The requirement that no information be lost in the compression process puts a limit on the amount of compression we can obtain. The lowest number of bits per sample is the entropy of the source. This is a quantity over which we generally have no control. In many applications this requirement of no loss is excessive. For example, there is high frequency information in an image which cannot be perceived by the human visual system. It makes no sense to preserve this information for images that are destined for human consumption.
In short, there are numerous applications in which the preservation of all information present in the source output is not necessary. For these applications we relax the requirement that the reconstructed signal be identical to the original. This allows us to create compression schemes that can provide a much higher level of compression.
In this section we describe a number of compression techniques that allow loss of information, hence the name lossy compression. We begin with a look at quantization which, in one way or another, is at the heart of all lossy compression schemes.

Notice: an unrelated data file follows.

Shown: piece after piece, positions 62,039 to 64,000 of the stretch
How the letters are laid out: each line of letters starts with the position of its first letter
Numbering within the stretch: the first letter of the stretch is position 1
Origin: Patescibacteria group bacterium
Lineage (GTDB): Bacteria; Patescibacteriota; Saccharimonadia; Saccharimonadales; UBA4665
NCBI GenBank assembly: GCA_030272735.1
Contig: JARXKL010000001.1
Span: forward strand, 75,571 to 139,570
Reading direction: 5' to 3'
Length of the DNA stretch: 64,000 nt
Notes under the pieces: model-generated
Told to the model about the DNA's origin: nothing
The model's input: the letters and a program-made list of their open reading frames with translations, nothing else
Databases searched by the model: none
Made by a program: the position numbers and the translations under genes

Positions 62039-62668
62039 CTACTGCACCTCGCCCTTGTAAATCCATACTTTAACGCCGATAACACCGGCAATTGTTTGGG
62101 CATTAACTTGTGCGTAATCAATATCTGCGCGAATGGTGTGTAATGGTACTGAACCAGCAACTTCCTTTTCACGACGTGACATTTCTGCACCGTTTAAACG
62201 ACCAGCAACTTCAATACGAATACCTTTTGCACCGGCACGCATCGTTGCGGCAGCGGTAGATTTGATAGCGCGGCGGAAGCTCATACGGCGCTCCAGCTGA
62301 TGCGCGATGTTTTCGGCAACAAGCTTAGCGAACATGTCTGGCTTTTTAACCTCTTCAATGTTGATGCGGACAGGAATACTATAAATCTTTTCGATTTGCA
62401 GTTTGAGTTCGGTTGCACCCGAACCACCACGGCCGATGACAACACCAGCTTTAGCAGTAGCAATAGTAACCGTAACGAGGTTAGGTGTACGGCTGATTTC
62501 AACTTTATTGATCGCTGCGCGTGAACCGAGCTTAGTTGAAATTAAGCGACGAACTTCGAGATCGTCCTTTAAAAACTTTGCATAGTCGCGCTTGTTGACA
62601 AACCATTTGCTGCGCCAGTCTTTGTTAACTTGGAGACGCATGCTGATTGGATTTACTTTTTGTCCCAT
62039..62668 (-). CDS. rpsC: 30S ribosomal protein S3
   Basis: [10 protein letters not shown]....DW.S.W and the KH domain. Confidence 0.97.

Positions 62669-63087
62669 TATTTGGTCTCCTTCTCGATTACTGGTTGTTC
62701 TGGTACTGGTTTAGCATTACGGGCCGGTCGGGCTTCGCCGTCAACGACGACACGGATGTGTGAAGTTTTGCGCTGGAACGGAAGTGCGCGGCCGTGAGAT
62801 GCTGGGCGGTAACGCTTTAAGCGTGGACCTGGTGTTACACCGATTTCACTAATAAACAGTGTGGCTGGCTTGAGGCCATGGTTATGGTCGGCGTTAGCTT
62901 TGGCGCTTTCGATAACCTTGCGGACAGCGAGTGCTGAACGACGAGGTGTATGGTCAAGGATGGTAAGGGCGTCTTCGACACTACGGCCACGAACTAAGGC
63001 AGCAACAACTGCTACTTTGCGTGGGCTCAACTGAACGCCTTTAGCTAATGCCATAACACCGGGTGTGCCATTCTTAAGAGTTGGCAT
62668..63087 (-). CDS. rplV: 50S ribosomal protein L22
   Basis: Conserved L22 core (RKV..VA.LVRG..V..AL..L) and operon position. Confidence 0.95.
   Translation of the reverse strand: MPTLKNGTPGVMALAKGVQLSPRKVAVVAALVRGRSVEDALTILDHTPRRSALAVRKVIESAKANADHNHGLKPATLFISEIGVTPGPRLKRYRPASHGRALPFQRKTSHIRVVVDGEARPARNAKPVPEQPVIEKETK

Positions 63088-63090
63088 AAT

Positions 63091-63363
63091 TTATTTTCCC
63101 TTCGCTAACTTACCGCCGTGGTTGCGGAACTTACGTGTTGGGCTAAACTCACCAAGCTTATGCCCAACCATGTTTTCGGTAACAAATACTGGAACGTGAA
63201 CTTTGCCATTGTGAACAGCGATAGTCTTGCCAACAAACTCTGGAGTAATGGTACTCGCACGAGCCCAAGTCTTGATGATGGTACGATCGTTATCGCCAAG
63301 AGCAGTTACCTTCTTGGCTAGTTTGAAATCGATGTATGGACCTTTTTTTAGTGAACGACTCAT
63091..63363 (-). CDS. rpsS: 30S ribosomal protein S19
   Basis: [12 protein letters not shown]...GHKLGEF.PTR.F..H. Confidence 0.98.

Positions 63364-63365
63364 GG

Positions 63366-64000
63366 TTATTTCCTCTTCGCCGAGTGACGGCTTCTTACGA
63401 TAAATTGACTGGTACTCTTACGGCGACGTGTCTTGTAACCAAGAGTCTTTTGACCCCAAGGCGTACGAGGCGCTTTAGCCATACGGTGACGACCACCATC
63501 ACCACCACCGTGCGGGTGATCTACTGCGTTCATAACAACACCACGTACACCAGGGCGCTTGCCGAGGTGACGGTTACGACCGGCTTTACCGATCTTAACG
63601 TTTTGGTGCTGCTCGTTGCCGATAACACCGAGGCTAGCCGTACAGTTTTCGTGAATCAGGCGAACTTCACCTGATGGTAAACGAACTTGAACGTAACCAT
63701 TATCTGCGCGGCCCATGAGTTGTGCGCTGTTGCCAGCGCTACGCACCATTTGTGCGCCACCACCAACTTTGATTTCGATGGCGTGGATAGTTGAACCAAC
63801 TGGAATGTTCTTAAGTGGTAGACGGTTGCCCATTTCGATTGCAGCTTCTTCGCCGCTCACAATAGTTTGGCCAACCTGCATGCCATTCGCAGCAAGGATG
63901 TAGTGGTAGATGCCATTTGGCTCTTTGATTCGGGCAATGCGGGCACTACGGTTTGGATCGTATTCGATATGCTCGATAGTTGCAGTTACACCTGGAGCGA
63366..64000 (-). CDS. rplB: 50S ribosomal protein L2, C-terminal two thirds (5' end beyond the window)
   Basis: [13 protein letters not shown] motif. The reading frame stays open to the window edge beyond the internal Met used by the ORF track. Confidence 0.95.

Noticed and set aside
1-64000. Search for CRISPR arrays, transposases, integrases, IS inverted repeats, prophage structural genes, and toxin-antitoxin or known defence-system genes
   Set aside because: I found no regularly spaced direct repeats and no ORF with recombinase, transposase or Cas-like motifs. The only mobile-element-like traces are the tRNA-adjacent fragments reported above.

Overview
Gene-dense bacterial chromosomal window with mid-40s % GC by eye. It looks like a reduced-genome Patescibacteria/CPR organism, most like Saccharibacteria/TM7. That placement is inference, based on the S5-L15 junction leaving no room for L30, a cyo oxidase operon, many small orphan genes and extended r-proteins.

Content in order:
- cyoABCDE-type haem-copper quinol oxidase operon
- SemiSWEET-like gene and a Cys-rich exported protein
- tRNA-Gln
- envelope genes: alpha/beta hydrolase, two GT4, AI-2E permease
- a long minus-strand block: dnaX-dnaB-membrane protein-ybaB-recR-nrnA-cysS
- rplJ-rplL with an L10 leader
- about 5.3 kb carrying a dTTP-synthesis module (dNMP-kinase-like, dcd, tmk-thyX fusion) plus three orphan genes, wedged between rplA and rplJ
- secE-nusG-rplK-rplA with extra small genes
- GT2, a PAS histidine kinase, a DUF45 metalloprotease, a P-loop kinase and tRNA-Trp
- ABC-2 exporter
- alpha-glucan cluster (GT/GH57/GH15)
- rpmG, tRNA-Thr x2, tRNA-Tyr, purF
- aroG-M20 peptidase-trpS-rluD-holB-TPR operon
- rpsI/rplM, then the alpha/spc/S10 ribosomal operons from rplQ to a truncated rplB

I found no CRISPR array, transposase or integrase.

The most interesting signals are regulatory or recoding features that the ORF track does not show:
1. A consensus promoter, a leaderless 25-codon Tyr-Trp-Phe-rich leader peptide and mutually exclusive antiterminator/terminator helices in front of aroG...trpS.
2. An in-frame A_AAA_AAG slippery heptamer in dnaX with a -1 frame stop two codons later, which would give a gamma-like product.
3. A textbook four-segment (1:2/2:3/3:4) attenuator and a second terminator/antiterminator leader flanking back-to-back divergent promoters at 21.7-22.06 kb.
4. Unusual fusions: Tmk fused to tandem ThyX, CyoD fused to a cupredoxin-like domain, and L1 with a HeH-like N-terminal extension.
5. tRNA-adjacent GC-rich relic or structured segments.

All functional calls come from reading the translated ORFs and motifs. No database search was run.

Lossy data compression is the converse of lossless data compression. In these schemes, some loss of information is acceptable. Dropping nonessential detail from the data source can save storage space. Lossy data compression schemes are informed by research on how people perceive the data in question. For example, the human eye is more sensitive to subtle variations in luminance than it is to variations in color. JPEG image compression works in part by rounding off nonessential bits of information. In many applications this requirement of no loss is excessive. For example, there is high-frequency information in an image which cannot be perceived by the human visual system. It makes no sense to preserve this information for images that are destined for human consumption. Similarly, when we listen to sampled speech we cannot perceive...
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